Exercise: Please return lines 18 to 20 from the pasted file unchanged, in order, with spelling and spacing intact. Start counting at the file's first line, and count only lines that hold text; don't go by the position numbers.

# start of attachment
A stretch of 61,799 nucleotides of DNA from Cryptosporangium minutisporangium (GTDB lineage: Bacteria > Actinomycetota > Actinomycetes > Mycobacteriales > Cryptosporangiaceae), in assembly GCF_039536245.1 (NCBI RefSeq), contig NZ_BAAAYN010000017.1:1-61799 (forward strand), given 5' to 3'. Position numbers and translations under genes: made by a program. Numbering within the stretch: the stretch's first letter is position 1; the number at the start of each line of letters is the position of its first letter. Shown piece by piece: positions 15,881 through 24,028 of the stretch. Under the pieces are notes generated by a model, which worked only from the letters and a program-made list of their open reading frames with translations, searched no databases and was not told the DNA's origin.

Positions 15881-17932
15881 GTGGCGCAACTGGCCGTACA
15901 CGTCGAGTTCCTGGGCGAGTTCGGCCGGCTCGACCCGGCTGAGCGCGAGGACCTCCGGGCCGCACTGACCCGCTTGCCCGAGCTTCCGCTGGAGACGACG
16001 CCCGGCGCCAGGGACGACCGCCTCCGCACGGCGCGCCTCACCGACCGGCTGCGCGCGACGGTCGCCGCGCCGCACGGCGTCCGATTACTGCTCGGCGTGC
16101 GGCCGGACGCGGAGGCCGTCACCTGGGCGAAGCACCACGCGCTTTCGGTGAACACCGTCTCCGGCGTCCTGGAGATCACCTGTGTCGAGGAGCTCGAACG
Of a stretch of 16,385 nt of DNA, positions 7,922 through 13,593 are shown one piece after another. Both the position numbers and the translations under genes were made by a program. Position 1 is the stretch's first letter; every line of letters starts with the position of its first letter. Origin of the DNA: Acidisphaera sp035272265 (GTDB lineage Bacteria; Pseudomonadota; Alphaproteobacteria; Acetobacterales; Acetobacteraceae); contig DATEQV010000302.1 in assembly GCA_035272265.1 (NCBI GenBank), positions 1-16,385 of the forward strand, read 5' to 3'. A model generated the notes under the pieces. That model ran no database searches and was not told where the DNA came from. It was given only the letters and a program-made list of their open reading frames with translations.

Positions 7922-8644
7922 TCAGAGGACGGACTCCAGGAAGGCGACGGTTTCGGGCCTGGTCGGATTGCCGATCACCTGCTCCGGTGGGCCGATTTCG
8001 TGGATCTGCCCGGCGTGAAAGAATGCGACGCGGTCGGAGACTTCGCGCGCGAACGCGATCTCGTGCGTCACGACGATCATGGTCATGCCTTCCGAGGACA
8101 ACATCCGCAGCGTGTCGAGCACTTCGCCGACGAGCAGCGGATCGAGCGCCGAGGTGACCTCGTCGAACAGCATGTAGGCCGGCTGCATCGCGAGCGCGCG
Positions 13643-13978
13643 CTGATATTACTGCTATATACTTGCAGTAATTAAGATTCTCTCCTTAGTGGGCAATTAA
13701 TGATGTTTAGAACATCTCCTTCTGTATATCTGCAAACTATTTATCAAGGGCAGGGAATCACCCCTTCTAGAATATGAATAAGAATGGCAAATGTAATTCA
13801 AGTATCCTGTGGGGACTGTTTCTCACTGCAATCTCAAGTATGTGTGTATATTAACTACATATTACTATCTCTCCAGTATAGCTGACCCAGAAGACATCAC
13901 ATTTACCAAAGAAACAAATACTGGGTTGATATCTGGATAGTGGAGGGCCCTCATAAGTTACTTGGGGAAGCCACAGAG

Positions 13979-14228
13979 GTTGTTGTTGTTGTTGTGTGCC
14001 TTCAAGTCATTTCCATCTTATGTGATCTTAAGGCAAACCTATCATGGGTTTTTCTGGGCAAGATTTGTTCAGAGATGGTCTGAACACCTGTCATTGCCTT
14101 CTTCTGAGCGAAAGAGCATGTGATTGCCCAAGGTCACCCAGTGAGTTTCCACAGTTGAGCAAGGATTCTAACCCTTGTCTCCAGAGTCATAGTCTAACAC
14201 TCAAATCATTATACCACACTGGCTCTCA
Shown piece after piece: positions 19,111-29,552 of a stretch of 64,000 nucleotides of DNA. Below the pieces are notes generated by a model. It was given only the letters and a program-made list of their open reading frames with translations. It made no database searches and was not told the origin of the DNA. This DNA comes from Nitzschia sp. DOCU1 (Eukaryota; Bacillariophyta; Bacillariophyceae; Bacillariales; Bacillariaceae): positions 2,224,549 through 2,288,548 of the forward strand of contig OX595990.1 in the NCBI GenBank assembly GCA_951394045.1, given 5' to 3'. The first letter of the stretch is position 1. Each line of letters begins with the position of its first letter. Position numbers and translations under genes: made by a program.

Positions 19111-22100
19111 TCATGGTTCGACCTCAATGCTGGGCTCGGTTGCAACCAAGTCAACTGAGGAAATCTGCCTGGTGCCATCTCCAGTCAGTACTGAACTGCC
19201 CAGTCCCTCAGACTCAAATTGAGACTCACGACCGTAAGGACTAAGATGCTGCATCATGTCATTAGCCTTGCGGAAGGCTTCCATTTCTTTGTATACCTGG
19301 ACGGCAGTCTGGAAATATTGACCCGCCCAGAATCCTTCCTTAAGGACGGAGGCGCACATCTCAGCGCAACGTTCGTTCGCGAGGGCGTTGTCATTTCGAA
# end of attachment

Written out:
13979 GTTGTTGTTGTTGTTGTGTGCC
14001 TTCAAGTCATTTCCATCTTATGTGATCTTAAGGCAAACCTATCATGGGTTTTTCTGGGCAAGATTTGTTCAGAGATGGTCTGAACACCTGTCATTGCCTT
14101 CTTCTGAGCGAAAGAGCATGTGATTGCCCAAGGTCACCCAGTGAGTTTCCACAGTTGAGCAAGGATTCTAACCCTTGTCTCCAGAGTCATAGTCTAACAC